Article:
September 06, 2016
urchin (noun)
\ER-chin\ Hear it!
What does it mean?
: a mischievous child
How do you use it?
Vanessa loved to listen to Grandma tell about when Dad was a young urchin who was always getting into mischief.
Are you a word wiz?

The word "urchin" used to refer to something quite different from a mischievous child. It referred to an animal. Which of the following do you think once went by the name "urchin"?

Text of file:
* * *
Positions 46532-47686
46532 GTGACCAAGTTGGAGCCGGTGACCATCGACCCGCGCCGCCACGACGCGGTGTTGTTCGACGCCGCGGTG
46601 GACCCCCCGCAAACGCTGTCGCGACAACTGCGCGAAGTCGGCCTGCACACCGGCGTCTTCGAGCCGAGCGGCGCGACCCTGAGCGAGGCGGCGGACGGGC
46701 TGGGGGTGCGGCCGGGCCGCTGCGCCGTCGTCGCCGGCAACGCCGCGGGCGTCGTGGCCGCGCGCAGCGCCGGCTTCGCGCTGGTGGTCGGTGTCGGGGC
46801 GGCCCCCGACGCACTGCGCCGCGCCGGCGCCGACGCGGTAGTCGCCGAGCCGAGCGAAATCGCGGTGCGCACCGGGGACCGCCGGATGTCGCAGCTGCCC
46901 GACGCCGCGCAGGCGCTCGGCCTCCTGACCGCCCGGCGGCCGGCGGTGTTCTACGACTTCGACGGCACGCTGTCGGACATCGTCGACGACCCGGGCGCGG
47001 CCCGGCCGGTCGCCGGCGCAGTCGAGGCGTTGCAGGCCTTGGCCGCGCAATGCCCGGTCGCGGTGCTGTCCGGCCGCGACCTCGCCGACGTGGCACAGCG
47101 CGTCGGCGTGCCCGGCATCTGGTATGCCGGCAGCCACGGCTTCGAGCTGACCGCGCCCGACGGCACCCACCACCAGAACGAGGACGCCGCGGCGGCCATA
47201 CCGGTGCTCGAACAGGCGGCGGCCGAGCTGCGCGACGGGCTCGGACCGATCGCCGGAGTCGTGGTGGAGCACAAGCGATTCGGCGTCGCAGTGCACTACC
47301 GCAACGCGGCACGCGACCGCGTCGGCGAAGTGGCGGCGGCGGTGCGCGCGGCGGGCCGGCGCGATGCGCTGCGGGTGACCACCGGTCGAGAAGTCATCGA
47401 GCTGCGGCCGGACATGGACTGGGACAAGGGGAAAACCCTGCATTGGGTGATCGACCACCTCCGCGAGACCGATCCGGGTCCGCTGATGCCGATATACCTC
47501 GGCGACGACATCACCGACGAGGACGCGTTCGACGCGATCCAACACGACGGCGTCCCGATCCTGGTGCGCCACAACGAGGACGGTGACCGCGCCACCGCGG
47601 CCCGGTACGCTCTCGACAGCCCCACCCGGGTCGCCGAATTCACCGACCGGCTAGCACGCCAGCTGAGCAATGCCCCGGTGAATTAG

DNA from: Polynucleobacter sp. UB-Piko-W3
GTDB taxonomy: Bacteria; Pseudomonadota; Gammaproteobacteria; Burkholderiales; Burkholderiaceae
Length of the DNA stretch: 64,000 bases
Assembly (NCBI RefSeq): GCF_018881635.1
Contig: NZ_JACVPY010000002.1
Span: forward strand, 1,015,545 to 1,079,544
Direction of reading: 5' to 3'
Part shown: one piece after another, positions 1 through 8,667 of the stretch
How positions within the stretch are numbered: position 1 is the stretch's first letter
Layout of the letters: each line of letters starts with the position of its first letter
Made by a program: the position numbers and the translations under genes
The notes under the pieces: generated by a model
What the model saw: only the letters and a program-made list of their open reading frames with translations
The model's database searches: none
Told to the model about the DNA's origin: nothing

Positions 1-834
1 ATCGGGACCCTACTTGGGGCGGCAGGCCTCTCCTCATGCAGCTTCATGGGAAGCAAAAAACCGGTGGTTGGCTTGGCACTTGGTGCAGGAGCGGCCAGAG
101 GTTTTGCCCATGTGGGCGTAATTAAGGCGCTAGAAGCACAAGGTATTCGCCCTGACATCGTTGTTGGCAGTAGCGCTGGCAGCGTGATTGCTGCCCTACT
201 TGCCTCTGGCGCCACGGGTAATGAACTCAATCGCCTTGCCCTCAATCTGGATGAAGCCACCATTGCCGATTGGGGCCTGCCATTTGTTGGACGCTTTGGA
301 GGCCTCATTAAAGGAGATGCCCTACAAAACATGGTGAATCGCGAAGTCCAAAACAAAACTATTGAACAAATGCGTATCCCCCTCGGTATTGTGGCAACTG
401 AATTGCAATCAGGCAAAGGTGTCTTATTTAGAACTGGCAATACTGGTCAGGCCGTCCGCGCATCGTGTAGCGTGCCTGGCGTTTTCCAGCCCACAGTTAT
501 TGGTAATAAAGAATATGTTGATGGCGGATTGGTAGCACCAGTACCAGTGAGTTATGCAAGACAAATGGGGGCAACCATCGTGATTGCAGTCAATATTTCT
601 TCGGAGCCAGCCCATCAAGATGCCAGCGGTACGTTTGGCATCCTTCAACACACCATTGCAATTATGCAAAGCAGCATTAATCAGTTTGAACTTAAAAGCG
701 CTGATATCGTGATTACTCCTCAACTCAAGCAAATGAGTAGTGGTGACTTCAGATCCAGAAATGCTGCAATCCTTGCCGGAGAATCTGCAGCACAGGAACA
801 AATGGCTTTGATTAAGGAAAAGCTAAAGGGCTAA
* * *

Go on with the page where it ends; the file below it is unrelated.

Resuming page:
Mischievous children have been called "urchins" since at least the mid-1500s. But back in the 1300s, when it first appeared in English, the word "urchin" referred to a hedgehog. "Urchin" ultimately comes from the Latin "eris," meaning "hedgehog." The curious physical appearance of hedgehogs gave rise to extended uses of "urchin." To call a person an "urchin" usually suggested a ragged appearance, but a hedgehog's sharp spines were also sometimes compared to a person's sharp wit. "Urchin" also referred to mischievous goblins and elves believed to take the form of hedgehogs. The prickly hedgehog also gave its name to a spiny marine cousin, the sea urchin.
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